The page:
My participation in the Genealogy D0-Over has brought me to Week 9-Conducting Cluster Research and Organizing Research Materials

Conducting Cluster Research-
  Cluster or F.A.N. (Friends, Associates, and Neighbors) research is a great way to find information on a family. Especially when family records can not be found.. It took me awhile to realize the importance of researching the people that were involved with my ancestor's lives. I am finding this especially true when looking for records in areas where I have many surnames. F.A.N. Club names become intertwined in records for several generations.
 The problem for me is to find a way to keep them straight and remember where everyone fits and why a person is important to which family.

      According to his WWI Draft Card, my paternal Great Grandfather, Manning David Daughrity (1889-1931) worked for WM Folsom, Co. in Sumter, South Carolina. A picture of David and other employees in a store in Sumter may be the place he mentioned. I would like to find out more about this picture, the people in it and his employment there. Cluster research of Walter Mood Folsom and any other employees may give me some answers. Where do I put this information and keep it connected with Manning David Daughrity, Jr.?  For now, I have decided to save anything I find on the WM Folsom Co, or Walter Folsom himself in Evernote with the tags Daughrity, Folsom, FAN, and occupation. Information learned about David's employment or events that might have affected his job will be added to David's Notes section in Legacy Family Tree.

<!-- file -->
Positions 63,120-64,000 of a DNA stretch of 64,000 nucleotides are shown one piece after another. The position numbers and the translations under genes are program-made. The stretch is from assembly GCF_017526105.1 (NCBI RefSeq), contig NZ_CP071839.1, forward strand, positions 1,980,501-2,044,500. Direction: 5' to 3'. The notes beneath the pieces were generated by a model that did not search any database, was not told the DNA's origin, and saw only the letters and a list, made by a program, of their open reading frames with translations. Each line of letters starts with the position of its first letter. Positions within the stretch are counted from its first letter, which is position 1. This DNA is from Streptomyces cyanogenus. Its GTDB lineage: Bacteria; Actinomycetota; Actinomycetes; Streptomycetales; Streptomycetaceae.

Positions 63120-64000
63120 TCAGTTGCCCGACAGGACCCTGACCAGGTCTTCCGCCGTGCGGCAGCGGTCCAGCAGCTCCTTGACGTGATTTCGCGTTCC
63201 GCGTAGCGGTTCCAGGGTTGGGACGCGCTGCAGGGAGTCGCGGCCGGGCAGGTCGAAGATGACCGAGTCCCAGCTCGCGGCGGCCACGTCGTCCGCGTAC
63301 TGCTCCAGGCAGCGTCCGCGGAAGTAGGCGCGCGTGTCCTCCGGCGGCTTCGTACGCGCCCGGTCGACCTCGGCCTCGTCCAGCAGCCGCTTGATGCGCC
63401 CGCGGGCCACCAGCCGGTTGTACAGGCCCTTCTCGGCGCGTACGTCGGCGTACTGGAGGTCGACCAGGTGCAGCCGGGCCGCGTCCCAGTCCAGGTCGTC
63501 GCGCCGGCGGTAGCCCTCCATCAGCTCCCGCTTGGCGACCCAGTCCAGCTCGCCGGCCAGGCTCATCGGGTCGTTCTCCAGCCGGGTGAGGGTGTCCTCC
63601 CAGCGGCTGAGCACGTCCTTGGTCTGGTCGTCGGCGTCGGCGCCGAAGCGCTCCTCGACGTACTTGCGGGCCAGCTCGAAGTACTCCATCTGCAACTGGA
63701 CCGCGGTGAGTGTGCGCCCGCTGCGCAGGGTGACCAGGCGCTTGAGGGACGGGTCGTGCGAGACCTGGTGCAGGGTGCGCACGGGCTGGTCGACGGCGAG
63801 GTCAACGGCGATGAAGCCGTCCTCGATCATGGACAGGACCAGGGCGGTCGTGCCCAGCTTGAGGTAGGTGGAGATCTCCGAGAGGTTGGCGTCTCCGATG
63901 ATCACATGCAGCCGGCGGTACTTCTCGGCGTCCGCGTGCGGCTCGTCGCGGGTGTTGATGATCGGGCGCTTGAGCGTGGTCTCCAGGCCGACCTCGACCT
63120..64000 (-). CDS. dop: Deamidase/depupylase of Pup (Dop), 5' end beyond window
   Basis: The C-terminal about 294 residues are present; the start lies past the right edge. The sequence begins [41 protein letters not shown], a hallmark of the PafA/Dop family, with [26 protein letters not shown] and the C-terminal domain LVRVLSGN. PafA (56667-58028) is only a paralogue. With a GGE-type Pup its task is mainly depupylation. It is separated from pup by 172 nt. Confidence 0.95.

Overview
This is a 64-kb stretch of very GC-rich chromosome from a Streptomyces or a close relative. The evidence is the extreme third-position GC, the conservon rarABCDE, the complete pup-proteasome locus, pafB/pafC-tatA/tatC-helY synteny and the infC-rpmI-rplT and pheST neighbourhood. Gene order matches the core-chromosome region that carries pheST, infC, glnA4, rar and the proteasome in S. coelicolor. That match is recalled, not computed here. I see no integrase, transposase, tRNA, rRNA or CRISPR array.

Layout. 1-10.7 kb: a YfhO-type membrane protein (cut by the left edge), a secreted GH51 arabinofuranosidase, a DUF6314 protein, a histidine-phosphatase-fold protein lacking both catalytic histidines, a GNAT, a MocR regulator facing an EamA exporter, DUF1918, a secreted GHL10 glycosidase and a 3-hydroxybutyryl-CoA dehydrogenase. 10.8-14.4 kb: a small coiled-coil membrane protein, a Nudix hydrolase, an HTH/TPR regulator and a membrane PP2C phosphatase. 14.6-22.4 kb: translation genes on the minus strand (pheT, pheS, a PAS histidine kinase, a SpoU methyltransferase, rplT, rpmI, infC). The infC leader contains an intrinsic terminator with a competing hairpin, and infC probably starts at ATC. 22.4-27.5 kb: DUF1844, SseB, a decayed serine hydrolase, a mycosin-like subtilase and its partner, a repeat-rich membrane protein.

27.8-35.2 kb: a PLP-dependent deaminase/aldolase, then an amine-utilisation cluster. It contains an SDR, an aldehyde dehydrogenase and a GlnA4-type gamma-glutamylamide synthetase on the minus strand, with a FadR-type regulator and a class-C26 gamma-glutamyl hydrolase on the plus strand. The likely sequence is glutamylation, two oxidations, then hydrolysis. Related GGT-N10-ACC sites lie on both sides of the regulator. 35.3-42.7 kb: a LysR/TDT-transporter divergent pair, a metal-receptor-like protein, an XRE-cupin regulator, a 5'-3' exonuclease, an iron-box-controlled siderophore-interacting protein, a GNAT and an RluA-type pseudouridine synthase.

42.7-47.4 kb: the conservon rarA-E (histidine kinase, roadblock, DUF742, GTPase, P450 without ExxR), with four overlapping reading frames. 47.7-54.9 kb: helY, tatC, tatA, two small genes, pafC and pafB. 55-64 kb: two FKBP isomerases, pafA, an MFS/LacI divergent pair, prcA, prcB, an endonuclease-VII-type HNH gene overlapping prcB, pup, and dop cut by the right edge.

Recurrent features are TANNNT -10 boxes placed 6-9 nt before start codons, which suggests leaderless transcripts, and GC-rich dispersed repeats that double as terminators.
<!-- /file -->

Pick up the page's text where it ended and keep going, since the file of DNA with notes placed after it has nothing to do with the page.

David Daughrity (in the light suit) with co-workers
Sumter, South Carolina
©Cheri Hudson Passey

Research Materials
    One of my homework assignments for my Progen Study Group, this month is to catalog all my research literature. Through the years, I have continually added books, magazines, cds, newsletters, journals and quarterly publications to help me research and learn the necessary skills to do so.

  I have file drawers full of Genealogy Society Newsletters from all over South Carolina. Years worth.  What do I do with them? Do I donate them to a local research library? Keep them "just in case"? 
Then there are the Genealogy Magazines, Quarterly  and Journal Publications. The same questions apply to these.

  Using the app  libib I have begun making a list of all the materials that I have. The app will allow me to scan a barcode, enter an ISBN number or manually add an item and then it will provide me to access from my computer, phone or tablet. Many times I have been at a conference or bookstore or even received  an email about a book sale and can't remember what I already have. A list I can refer to will stop me from purchasing duplicate items.
   Several years ago I began using Mary Hill's Color Coding System to organize my paper files and photos. Going through each family a little at a time I have been able to get my files organized and under control. Not only do I like to be able to file surnames by color but her way of organizing the folders makes sense to me. Her system works well with my software program because I can color code family lines on it as well. My plan for this part of the "Make -Over" is to be more consistent in getting those papers, documents, and pictures filed and not stacked up on my desk.